Finding time to engage in Effective Educator Teams, such as PLC or MTSS teams, within a school or district is not an easy task. Compared with teachers from Asian countries, American teachers spend 20% more time in their individual classrooms according to the Teaching and Learning International Survey (TALIS). This leads to less time to collaborate and plan.
Despite this lack of time, teacher collaboration is crucial to improve student outcomes. The question is, how do teachers engage in Educator Teams knowing how little time they have? Our model consists of six main components (Figure 1) that help build teacher capacity to engage in Educator Teams. These components include norms, roles, and climate; consistent protocols; clear communication plans; shared, articulated, and measurable goals; an accountability process; and a defined timeline throughout. Each component is defined below
Norms, Roles and Climate
The first component in our model is the creation of norms, roles, and climate. An example of a norm might be that everyone arrives on time to work. An example of a role might be to have a File Keeper who organizes important team files. Once these are in place, the climate of an educator team will form naturally.
The second component in our model is consistent protocols. Consistent protocols for data analysis, goal setting, action planning, trust-building, communication, and shared decision making are crucial to ensure that team processes lead to success. A few questions to consider when identifying your protocols are: what do you want students to know?; how will you know if they have learned it?; what will you do if they don’t learn it?; and, lastly, what will you do if they already know it?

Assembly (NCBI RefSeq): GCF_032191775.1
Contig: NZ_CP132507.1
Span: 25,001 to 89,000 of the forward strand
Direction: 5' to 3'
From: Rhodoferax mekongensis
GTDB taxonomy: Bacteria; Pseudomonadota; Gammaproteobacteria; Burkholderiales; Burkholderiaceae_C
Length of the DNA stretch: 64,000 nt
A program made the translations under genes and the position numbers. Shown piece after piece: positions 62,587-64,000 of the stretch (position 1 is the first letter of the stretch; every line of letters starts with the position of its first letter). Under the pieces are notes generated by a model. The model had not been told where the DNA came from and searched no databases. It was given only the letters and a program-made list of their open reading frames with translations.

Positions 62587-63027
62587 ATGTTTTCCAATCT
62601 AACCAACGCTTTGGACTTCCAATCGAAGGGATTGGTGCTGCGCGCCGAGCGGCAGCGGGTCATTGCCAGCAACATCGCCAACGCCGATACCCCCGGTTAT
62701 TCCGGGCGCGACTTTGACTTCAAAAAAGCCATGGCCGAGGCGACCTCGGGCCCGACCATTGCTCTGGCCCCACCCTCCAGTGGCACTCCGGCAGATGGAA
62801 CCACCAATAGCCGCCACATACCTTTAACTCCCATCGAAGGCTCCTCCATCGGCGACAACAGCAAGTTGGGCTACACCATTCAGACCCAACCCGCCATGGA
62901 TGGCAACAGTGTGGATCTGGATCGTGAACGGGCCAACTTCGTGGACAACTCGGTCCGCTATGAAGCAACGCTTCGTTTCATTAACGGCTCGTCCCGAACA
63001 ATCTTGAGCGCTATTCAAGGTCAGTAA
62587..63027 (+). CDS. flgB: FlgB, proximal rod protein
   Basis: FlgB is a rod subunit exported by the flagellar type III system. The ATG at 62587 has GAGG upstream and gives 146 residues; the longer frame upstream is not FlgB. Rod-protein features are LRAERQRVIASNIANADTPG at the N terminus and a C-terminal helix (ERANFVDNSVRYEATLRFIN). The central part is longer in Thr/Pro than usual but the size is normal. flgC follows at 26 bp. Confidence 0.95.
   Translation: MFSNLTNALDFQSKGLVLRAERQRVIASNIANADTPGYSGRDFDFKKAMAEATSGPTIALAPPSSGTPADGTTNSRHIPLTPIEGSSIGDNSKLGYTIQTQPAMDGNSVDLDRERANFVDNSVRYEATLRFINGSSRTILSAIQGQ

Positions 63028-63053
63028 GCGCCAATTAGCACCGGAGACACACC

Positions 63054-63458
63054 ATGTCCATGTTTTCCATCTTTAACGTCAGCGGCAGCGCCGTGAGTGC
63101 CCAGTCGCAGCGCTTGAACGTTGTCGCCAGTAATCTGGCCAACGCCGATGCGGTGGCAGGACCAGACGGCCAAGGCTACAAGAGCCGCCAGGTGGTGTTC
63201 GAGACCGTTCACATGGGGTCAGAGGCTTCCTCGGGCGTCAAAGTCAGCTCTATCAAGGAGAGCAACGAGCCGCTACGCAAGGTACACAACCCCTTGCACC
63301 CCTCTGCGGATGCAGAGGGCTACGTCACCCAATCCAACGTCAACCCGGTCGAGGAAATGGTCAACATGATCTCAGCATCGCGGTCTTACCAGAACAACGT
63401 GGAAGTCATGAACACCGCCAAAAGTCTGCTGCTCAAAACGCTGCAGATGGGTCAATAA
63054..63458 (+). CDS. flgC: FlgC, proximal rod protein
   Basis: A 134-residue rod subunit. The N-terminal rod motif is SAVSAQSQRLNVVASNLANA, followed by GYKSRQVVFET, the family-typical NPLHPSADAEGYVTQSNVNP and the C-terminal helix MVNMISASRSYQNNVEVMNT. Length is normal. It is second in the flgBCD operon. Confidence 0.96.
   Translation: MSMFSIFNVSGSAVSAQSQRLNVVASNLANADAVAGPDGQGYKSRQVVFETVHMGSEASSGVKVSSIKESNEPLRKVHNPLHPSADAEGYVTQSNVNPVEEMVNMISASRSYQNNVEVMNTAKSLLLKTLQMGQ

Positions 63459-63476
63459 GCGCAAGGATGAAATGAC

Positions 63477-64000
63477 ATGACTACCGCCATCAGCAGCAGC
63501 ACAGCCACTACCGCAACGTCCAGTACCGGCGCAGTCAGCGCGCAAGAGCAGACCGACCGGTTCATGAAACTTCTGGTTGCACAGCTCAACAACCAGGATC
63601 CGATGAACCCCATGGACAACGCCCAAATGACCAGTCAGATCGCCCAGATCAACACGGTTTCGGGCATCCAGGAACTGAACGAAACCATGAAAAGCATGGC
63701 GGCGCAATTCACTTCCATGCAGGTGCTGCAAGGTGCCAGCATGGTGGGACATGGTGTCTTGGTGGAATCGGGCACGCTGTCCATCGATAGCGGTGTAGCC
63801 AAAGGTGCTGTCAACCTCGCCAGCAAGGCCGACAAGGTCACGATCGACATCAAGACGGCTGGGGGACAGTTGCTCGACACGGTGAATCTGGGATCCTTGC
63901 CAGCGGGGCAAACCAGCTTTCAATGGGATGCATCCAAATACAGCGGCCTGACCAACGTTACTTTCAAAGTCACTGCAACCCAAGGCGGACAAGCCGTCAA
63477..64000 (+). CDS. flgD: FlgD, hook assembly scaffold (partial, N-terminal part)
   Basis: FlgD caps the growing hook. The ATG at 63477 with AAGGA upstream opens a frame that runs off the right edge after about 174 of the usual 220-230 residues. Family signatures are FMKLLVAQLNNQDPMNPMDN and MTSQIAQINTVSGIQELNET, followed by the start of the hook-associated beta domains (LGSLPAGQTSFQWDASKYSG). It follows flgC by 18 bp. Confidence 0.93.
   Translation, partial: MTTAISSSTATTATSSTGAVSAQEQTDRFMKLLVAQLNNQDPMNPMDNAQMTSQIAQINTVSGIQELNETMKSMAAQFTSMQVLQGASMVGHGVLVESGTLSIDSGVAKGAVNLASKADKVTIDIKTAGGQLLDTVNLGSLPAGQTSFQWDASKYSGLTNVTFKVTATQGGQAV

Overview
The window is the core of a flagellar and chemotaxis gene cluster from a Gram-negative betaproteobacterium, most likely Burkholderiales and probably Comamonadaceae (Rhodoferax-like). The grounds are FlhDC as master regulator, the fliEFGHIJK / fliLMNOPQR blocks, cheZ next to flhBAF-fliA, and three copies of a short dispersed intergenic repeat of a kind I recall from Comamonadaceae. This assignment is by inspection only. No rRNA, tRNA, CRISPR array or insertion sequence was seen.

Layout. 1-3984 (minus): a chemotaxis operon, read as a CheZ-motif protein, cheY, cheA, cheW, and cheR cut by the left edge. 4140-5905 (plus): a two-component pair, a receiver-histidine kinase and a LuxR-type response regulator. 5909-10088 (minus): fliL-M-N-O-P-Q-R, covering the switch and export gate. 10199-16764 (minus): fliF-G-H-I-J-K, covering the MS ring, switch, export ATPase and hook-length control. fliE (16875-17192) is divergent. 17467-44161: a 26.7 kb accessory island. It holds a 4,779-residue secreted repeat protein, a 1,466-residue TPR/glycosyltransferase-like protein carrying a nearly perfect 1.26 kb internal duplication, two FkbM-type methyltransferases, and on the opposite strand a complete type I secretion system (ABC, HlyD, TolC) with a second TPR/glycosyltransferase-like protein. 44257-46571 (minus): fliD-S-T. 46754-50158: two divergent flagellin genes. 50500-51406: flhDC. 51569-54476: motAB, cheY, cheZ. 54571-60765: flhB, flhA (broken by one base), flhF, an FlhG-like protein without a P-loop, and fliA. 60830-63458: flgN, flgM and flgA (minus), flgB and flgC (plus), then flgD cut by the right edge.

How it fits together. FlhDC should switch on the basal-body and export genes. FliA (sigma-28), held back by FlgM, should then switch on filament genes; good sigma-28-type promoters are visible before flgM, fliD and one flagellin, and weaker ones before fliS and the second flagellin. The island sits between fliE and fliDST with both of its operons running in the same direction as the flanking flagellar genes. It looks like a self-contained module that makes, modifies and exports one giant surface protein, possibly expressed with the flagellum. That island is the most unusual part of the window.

Clear Communication Plans
The third component is to have a well developed and documented plan to communicate a team's activity. This communication plan must provide for communication of goals and activities between members, teams, educators, the school staff, and the school community at large. This includes your students. If your students can see the end-in-mind for a particular unit clearly, they will be more likely to succeed!
Identifying Shared, Articulated, and Measurable Goals
Another component of our model includes identifying your SMART goals: Shared, Measurable, Attainable, Relevant, and Time-based. To identify these goals, brainstorm areas you believe might need improvement. From there, cross-reference these ideas with your district’s goals and focus on those that are aligned. Once this is done, write out your goal so that it is clear and communicates the objective. For example, if your goal is to have ¾ of your students reading at grade level according to Fountas and Pinnel by year-end, your goal would look like this: “75% of students will be reading at grade level according to the Fountas and Pinnel Benchmark by June 2021.”
The fifth component of our model is to identify an accountability process. Building (or District) oversight and leadership are essential for team success. Leadership must partner with teams to review the team’s work, provide feedback, recognize their value, and integrate the work into the larger school infrastructure.
Defined Timeline Throughout
The last component is to define a timeline. With such limited time out of the classroom, defined timelines guide teamwork completion and communication.
It takes commitment, but if you follow this model, you will have created an Effective Educator Team that maximizes the time teachers have outside the classroom.
If you would like to learn more about our support programs, contact our Director of Professional Development, Karen Matso, at karen.matso@DemonstratedSuccess.com.
Works CitedEduSkills OECD Follow. TALIS 2018 - What Do Teachers Tell Us about Their Work and What Matte... 19 June 2019, www.slideshare.net/OECDEDU/talis-2018-what-do-teachers-tell-us-about-their-work-and-what-matters-to-them.